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Legislation Aimed at Reducing Medical Errors Cleared by House

JULY 27, 2005 -- In a bid to reduce deadly medical errors, the House on Wednesday sent President Bush legislation that would create a system for voluntary reporting and information-sharing about medical errors.

The House passed the measure (S 544) by 428-3, clearing the bill for the president's signature after years of intensive negotiations on Capitol Hill.

The Senate passed it by voice vote July 21.

The bill "will help create a culture of awareness ... instead of continuing the culture of blame," said Rep. Michael Bilirakis, R-Fla., sponsor of identical House legislation approved July 20 by the Energy and Commerce Committee.

Data reported to the "patient safety organizations" that would be created under the bill would be shielded from use in malpractice suits and other litigation. It also could not be used against a health care provider by an accrediting body or other regulator.

"Fear of litigation has kept many health care providers—doctors, nurses, even lab technicians in hospitals—from sharing information if a mistake is inadvertently made," Senate Majority Leader Bill Frist, R-Tenn., told the Senate on Wednesday. "People are afraid to share their internal data. It might expose them to a ruinous lawsuit. And that drives reporting of these medical errors underground. This bill will change all that, will lift this threat of litigation."

Frist, who is a heart transplant surgeon, noted that the civil aviation system has had a similar voluntary reporting system for 30 years, with pilots, mechanics, air traffic controllers, and others shielded from retribution when they voluntarily report mistakes.

"We shared information. Accidents went down, and safety went up. Everyone improved. Quality improved. Safety improved," he said of the aviation reports.

Institute of Medicine Report
Work on medical errors legislation began soon after the Institute of Medicine, the health sciences arm of the National Academy of Science, reported in 1999 that as many as 98,000 patients die each year as a result of mistakes by health care professionals. Many thousands more are injured, driving up health costs, the institute said.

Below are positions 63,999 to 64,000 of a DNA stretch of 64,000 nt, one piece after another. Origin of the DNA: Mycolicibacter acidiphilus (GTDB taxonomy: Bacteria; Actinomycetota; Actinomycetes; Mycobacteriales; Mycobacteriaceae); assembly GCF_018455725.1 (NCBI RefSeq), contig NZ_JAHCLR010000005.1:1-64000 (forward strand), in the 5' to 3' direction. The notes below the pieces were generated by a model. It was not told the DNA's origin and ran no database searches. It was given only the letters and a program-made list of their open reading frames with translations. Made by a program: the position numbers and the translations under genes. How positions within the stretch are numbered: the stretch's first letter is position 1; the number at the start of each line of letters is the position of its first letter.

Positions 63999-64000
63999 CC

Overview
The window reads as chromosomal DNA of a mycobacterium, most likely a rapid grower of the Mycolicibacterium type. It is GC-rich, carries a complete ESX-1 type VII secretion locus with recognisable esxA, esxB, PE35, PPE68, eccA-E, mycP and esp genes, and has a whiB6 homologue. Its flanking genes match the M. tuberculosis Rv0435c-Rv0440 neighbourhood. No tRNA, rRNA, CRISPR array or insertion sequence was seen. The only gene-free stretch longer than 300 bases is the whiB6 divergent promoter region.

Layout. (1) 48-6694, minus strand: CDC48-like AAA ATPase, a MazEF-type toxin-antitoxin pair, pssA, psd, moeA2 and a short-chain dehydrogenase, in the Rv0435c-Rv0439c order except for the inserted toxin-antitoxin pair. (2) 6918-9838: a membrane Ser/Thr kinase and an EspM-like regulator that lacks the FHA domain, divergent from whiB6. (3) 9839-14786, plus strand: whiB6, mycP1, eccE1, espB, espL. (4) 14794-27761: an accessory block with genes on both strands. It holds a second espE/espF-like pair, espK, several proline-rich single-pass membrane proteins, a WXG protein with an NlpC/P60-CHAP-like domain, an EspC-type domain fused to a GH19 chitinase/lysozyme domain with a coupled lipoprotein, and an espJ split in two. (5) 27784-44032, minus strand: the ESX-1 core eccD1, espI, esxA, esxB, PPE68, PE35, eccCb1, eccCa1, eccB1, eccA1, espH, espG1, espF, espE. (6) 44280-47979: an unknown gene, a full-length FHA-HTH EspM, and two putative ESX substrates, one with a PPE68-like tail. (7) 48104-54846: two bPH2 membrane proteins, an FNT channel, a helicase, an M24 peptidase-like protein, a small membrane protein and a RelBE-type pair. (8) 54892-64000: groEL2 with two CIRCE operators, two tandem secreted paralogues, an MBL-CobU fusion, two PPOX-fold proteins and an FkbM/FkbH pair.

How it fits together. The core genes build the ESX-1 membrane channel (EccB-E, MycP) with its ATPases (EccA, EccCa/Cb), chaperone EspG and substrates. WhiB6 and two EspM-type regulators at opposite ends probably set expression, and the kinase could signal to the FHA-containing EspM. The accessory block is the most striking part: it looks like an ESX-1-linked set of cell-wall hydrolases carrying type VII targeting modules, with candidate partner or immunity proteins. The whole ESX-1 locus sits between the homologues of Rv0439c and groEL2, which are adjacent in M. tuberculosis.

Mistakes range from illegible prescriptions that lead to the dispensing of the wrong drug to amputations of the wrong limb or removal of the wrong organ during surgery.

The House and Senate passed different bills dealing with medical errors in the 108th Congress, but the House never appointed conferees and the differences were never resolved.

The bill now headed to the White House would establish procedures for voluntary confidential reporting of medical errors to independent patient safety organizations, which would submit the information to a national database for analysis and recommendations on ways to improve patient safety and reduce medical errors.

The bill would require the Health and Human Services Department to establish procedures to certify the patient safety organizations, with a review of that certification required every three years.

All information reported to the patient safety organizations would be kept confidential and would be in a form that precluded identification of any specific patient, health care provider, or person who reported the information. It could not be used in malpractice suits.

The definition of protected patient safety information does not include "a patient's medical record, billing and discharge information, or any other original patient or provider record."

Disclosure of the confidential patient safety information would be subject to a fine of $10,000 for each violation, although the data could be used in a criminal proceeding if a judge first determines that the data "contains evidence of a criminal act and that such patient safety work product is material to the proceeding and not reasonably available from any other source."

The bill would bar employers from taking any retaliatory action against an employee who reports patient safety information.

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